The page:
Taste beer like a professional

Monday, February 20th, 2017

Ever found yourself at a bar, about to order a beer, when you take a glance at the fridge and see a whole host of beers to choose from, but your favourite is missing? What do you do? You don’t really have a second favourite, and you’ve never really taken the time to find out what your third choice might be.

Now is the time! But with the wide variety of styles available, how do you pick which ones make the cut?

It’s time to do your own taste test to help you pick a few new brews to enjoy. But what are the most important things to look for when trying new beers? The first thing you need to do is to treat all your beers equally and create a way to rate your beers to give each one a fair chance.

The first way to rate your beer is by sight. Whether you’ve gone for a can or bottle, pour it into a glass. Then raise the glass to eye level to have a good look. It could be a range of colours from pale gold, to rich amber, dark browns or roasted dark colours.

There is no right or wrong colour; however, some styles have colour rules. Lagers and pilsners are normally lighter in colour, while stouts are usually very dark. But colour is not the only thing to look at. The clarity of the beer is also important. Some beers should be clear; this is referred to as ‘bar bright’. A cloudy beer is indicative of yeast being present and is desirable for Weiss beers but if you’re looking at a lager there’s something wrong.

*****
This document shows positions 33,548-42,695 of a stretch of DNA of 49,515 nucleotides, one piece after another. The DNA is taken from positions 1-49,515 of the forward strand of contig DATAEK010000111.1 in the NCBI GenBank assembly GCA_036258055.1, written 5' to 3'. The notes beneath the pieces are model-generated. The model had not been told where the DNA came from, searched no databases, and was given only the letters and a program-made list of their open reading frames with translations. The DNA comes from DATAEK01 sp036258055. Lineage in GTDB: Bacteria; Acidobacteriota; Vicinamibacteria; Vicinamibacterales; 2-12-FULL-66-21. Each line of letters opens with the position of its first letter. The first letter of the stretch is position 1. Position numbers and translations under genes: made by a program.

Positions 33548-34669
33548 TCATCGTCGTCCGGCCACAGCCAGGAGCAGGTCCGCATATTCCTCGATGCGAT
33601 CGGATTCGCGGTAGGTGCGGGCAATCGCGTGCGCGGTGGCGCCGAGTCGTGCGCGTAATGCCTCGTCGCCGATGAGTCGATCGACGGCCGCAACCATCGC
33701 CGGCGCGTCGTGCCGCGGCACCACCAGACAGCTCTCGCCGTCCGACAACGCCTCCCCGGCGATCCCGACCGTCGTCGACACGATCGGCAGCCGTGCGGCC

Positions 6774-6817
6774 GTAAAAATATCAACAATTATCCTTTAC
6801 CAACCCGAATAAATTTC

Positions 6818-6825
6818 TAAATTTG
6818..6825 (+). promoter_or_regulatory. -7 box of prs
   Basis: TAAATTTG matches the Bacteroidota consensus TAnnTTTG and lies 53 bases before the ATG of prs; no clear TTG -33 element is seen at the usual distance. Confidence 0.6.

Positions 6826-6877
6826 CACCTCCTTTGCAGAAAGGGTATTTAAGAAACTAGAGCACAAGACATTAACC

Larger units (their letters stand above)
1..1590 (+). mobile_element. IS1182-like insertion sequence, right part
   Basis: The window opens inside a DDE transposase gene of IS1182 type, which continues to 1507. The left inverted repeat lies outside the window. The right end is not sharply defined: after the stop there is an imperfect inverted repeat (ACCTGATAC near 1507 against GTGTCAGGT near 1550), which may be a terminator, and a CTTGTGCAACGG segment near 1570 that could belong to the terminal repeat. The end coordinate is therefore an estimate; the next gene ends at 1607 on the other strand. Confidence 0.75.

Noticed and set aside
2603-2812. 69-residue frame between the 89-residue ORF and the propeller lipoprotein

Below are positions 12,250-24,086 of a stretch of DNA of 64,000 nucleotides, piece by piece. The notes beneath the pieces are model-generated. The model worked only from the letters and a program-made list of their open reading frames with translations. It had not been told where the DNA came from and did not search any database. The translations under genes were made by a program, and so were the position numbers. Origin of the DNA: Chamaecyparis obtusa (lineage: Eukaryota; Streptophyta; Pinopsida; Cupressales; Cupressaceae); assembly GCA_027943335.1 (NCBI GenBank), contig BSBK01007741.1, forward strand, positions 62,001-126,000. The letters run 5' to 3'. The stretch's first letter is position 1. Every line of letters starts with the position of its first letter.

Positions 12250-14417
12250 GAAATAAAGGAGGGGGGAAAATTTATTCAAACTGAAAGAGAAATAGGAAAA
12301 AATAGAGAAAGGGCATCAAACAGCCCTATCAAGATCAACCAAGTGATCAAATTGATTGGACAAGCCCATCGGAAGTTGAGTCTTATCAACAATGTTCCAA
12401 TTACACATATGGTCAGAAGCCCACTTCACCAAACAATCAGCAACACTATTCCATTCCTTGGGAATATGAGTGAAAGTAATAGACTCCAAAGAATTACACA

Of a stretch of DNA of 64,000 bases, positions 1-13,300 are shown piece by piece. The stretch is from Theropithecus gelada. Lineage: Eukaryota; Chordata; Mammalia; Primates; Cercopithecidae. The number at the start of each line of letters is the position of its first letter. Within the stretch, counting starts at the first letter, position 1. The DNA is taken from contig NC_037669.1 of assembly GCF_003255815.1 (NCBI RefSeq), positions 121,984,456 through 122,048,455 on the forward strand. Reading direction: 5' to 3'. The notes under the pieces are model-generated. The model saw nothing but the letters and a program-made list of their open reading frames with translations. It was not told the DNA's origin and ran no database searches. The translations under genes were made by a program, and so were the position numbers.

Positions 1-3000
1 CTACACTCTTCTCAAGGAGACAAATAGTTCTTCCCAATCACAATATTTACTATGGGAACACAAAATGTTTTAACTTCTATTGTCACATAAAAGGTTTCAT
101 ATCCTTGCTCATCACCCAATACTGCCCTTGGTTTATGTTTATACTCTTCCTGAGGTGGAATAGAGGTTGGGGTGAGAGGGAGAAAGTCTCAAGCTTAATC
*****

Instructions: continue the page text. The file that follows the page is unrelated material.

Foam is another visual check. A lager or ale should have a white, creamy foam head. This prepares our brains and wets our taste buds.

The nose is an important part of the taste experience. Pass the glass under your nose slowly to allow any pungent aromas to be recognised. Swirl the glass gently to release aromas, which will be captured in the unfilled area of the glass. Bring the glass to your nose and breathe in. This is where you will start to notice the aromatic quality of the beer.

Hopped lagers, such as Hansa Pilsener, will have a light, grassy scent of the Saaz hop; Castle Milk Stout Chocolate will give a rich, dark cocoa smell and Carver’s Weiss will have a fruity and aromatic wheat-beer hoppiness.

The moment that you’ve been waiting for has finally arrived, it’s time to take a sip. Take a breath, sip your beer, swirl it around your tongue, swallow and breathe back out through the mouth. Your taste and touch senses will engage with the beer and you’ll pick up its individual characteristics. You’ll most likely be hit with sweet, bitter and sour balances. All beers are slightly sour as they are fermented, but the degree of sweetness and bitterness depends on the style of beer.

Bitter beers such as lagers, ales and dark beers can range in their quality of bitterness, from a mild and smooth bitterness through to an aggressive and sometimes lingering bitterness.

So now that you know how to taste beer like a professional, it’s the time to get your palate trained so that next time you find yourself at a bar, you’ll know exactly what you want to drink.

Remember to never drink and drive. If you are going to be trying out some new beers, make sure you have alternative transportation.

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